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Mason Greenwood

Manchester United, 2018–

The future of English football appears bright. Jadon Sancho, Marcus Rashford, Callum Hudson-Odoi, Trent Alexander-Arnold, Mason Mount, Bukayo Saka, Declan Rice, Phil Foden and many more provide cause for optimism, and the development of young, English talent shows no sign of slowing. Manchester United’s Mason Greenwood, the youngest Englishman to make more than one appearance in any of Europe’s top five leagues in 2019/20 and the Premier League’s youngest goalscorer during that season, is among the brightest of all.

“The closer he gets to goal, the more dangerous he is. Right foot; left foot; he is a nightmare for defenders,” said his manager Ole Gunnar Solskjaer. “He needs to develop his heading. Then he can be a proper striker. I’ve seen a few good ones – I played with Wayne Rooney – but for natural finishing Mason’s one of the best I’ve seen. He is so precise.”

Tactical analysis
Greenwood has been one of the main beneficiaries of Solskjaer’s insistence on trusting in the quality of the players produced by United’s academy – as witnessed when coming off the bench to make his first-team debut in the second leg of their Champions League last-16 trip to Paris Saint-Germain in February 2019. United’s squad was depleted, and they were desperate for a late goal to take them through, but Solskjaer still had belief in Greenwood.

Then just 17, Greenwood showed no sign of nerves after his late introduction – and nor has he since. He is primarily a goalscorer, but one who strikes the ball with an assurance that suggests he shares his manager’s confidence in his ability. He looks a player who feels he already belongs at the top.

He has, to this point in his career, looked most comfortable on the right of their attack – either in a front three or as a centre-forward who naturally moves out there. When one-on-one with a defender, he is brilliant at working himself half-a-yard of space before shooting.

He requires very little backlift when shooting (below), and he hits through the ball to generate impressive power with seemingly little effort – in that sense, and perhaps that sense alone, his technique is reminiscent of Jermain Defoe’s, who succeeded largely because of his ability to shoot quickly. Combining the precise finishing Solskjaer has spoken of, with his composure, makes him a lethal centre-forward.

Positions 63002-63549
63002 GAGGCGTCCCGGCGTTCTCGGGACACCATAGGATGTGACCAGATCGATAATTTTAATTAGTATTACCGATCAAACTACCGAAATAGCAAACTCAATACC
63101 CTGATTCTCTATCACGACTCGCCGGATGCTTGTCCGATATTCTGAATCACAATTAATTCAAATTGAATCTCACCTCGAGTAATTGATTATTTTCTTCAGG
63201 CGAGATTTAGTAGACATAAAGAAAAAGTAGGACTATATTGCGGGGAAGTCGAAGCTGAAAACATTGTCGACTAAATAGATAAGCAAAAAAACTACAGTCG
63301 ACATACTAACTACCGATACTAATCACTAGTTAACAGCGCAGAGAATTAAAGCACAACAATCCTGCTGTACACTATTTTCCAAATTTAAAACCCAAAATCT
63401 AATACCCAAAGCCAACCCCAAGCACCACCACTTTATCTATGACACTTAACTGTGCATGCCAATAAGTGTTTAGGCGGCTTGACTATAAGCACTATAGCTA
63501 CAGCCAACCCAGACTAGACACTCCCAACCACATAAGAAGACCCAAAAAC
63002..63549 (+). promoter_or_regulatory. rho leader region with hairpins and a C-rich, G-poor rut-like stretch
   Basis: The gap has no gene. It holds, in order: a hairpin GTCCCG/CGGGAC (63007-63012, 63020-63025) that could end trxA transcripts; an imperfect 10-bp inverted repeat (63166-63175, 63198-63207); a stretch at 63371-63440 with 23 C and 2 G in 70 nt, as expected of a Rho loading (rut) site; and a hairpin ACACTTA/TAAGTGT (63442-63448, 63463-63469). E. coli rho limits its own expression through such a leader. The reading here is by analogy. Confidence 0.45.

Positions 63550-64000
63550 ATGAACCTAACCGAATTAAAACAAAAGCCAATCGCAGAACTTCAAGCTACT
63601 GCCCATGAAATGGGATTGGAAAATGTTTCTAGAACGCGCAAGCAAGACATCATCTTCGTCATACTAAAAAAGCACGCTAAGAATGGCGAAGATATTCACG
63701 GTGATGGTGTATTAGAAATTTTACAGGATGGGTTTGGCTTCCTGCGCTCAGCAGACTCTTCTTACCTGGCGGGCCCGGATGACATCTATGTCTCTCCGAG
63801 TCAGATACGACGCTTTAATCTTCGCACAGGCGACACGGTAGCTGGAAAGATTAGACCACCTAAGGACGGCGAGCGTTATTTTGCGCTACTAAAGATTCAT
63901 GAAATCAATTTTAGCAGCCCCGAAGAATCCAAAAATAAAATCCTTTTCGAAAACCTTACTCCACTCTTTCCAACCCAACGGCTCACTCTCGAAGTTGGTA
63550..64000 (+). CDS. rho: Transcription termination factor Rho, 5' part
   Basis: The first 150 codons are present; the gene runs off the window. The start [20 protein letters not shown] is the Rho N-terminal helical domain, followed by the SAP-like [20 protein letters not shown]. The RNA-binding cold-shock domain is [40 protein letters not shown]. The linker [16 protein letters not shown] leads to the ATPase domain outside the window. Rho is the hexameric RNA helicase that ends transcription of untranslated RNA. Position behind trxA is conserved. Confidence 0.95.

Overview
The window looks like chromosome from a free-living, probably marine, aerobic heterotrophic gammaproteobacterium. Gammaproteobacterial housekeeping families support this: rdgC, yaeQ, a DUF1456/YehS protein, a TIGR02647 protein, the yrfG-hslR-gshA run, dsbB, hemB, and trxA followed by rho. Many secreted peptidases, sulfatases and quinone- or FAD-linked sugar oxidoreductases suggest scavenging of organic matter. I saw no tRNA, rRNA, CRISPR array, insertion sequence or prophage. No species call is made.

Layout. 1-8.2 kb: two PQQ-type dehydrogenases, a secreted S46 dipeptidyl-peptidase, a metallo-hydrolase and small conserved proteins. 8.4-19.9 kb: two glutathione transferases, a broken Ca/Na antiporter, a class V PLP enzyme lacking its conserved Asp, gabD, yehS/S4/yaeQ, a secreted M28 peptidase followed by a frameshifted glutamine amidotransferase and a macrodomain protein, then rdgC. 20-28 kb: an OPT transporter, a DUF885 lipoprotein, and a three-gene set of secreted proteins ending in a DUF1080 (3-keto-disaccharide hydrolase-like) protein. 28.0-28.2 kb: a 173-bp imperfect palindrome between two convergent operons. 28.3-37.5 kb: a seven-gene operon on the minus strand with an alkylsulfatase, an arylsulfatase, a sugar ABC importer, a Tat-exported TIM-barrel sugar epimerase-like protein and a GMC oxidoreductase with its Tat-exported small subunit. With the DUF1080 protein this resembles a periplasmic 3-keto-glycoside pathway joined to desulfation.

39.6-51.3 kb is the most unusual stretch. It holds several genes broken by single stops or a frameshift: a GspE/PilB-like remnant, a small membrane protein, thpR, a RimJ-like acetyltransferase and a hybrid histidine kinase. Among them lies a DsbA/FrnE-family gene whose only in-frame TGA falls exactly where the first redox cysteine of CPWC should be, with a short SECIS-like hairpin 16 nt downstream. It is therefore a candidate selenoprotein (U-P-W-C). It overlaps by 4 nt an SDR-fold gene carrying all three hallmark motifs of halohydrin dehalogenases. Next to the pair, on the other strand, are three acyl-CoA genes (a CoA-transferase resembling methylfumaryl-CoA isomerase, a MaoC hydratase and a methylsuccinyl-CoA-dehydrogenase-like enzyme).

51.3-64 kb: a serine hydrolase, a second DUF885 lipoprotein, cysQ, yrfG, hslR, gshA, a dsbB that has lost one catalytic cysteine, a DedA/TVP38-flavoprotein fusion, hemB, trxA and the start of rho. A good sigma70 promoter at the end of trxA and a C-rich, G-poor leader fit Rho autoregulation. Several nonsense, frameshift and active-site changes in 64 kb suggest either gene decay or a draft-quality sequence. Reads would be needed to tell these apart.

Role at Manchester United
Greenwood tends to play on the right of United’s attack, but he likes the freedom to move into central positions in search of the ball. He has already built a strong understanding with Bruno Fernandes, who has become key in knitting moves together at Old Trafford.

Though Greenwood is at his best in front of goal, he impresses when coming off the right on to his stronger left foot to link play, particularly through swift one-twos with a more advanced teammate to get on the ball in space between the lines and facing goal. In United’s most commonly seen 4-2-3-1 formation, he is adept at creating overloads alongside the central attacking midfielder – usually Fernandes – and striker, and therefore provides a threat on goal even when on the ball in deep, wide positions. Though he can be let down by his weight of pass and decision-making when trying to play a teammate in under pressure (below), he has already shown his threat when shooting from distance, regularly scoring from outside of the penalty area.

The reality, however, is that he can’t continue to rely on long-range shots and can instead increase his return in front of goal by improving his movement inside it. Solskjaer – a former United striker – could even prove the perfect mentor. There have been signs Greenwood is improving in that respect, but his changes of speed to attack the area and movements on to the blind side of defenders still need work. He rarely gets on the end of crosses or offers a threat close to goal; too few of his shots are taken from inside the six-yard box. A natural striker of the ball he may be, but he does not yet look an arch poacher.

The majority of Greenwood’s goals have come with his left foot, and at times he has appeared somewhat one-footed. As Solskjaer has attested, however, he is also a threat with his right, and can shift the ball on to either foot before shooting – a huge part of what makes him so difficult to defend against. He is so confident with his weaker right foot, in fact, that in the FA Cup victory at Tranmere in January, Greenwood took his 56th-minute penalty with his right – and scored.

His tendency to come off the right can take a defender with him, as they don’t want to let him turn and run at goal, and Greenwood often plays horizontal balls infield as a result, often switching play adeptly (above). When he is tracked, space is created in the channel he has vacated either for Aaron Wan-Bissaka to attack from right-back, or for Greenwood to spin off and exploit. That could become a significant strength as Solskjaer and United develop their attacking patterns.

When the manager sanctioned the departures of Romelu Lukaku and Alexis Sanchez to Inter Milan, there were doubts about the capabilities of the young players who would be promoted to his first team to replace them. Greenwood isn’t yet a leading Premier League striker, but he is already starting to show his manager was right to trust in him. To have established himself at a club like United is testament to his significant ability, and to him looking destined for the very top.

Mason Greenwood

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